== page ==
The first and most successful rural social settlement school in the United States lies at the forks of Troublesome Creek in Knott County, Kentucky. Since its founding in 1902 by May Stone and Katherine Pettit, the Hindman Settlement School has received accolades for the quality of its education, health, and community services that have measurably improved the lives of people in the region. Challenge and Change in Appalachia is the story of a groundbreaking center for education that transformed a community. The School’s farms and extension work brought modern methods to the area. At the same time, the School encouraged ...Read More
In the spring of 1989, the Kentucky Supreme Court declared the state's entire system of common schools to be unconstitutional-an epochal decision that will have enormous impact on the future of the commonwealth and its citizens. In the wake of that decision, educational leaders, legislators, and concerned citizens struggle to define Kentucky's educational needs and to find the means to achieve them.
The Path to a Larger Life, made up of recommendations from a volunteer citizens' organization, offers the most sweeping analysis of Kentucky's educational needs published in this century. Concentrating on the connections between a weak Kentucky economy, ...Read More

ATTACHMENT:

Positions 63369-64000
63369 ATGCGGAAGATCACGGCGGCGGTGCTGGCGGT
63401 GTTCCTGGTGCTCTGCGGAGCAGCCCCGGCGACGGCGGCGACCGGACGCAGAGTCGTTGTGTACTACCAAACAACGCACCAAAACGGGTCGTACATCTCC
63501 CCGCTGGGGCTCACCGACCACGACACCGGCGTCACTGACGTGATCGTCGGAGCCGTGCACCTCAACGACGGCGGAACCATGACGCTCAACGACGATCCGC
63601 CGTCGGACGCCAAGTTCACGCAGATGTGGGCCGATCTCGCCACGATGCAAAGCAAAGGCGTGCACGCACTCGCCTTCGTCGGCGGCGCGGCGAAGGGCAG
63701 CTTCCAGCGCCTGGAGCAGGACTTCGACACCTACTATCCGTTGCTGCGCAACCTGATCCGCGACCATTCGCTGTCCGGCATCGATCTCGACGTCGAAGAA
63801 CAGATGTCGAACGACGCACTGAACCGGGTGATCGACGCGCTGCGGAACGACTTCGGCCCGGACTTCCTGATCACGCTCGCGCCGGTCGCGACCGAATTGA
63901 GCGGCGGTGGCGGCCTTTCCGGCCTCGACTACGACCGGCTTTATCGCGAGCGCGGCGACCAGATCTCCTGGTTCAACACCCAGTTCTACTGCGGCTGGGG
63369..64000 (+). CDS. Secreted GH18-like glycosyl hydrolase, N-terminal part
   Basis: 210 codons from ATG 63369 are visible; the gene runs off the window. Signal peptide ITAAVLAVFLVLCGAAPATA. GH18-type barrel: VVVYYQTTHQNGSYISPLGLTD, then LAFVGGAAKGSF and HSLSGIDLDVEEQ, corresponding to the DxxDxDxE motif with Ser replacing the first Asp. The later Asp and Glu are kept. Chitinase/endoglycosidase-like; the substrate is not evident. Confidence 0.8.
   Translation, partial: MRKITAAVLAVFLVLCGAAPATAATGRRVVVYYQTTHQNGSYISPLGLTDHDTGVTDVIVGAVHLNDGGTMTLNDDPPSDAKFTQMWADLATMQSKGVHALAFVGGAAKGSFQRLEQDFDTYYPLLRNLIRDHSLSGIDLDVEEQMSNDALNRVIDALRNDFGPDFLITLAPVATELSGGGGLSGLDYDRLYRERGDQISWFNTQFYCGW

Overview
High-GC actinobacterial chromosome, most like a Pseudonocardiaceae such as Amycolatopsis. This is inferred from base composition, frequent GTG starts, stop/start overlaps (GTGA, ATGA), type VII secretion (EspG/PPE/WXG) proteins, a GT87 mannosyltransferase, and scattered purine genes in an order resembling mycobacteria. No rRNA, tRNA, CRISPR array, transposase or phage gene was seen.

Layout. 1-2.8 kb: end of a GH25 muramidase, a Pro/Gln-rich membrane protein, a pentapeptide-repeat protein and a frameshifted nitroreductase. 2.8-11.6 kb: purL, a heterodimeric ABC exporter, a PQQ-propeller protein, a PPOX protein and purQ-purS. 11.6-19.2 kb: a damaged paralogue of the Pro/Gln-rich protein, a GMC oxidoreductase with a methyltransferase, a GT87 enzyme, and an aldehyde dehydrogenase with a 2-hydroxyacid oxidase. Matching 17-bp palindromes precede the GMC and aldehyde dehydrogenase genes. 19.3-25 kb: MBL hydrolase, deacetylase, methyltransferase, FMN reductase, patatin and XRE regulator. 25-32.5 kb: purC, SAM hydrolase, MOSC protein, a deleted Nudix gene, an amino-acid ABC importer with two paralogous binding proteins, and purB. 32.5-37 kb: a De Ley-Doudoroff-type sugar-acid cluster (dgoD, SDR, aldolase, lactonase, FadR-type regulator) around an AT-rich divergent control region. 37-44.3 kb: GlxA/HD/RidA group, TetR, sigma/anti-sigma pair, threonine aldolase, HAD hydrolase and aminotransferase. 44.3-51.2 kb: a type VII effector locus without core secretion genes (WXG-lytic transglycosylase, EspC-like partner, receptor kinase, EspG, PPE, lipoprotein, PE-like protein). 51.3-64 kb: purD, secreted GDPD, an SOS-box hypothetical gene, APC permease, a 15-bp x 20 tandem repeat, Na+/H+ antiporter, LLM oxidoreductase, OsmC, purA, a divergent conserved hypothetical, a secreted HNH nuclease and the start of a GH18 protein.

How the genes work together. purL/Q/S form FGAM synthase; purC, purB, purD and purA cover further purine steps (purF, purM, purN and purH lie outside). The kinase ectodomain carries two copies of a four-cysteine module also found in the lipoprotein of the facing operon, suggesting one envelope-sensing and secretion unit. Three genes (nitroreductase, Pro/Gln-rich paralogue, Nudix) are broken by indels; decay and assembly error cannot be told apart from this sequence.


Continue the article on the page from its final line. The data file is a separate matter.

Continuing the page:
Founded in 1932 by Myles Horton and Don West near Monteagle, Tennessee, this adult education center was both a vital resource for southern radicals and a catalyst for several major movements for social change. During its thirty-year history it served as a community folk school, as a training center for southern labor and Farmers’ Union members, and as a meeting place for black and white civil rights activists. As a result of the civil rights involvement, the state of Tennessee revoked the charter of the original institution in 1962.
At the heart of Horton’s philosophy and the Highlander program was ...Read More
Few institutions have been held in such fond regard and recalled in such nostalgic terms as the little red schoolhouse. It ranks with the old oaken bucket, the little brown church in the vale, and the pictures of the old home place that millions of people have carried in that “inward eye” mentioned by Wordsworth on that long-past spring day. But the Kentucky common schoolhouses were not painted red as were those of New England; they were mostly white, if not of unpainted log construction.
It was not the simple little boxlike schoolhouse itself that earned all that fond affection. ...Read More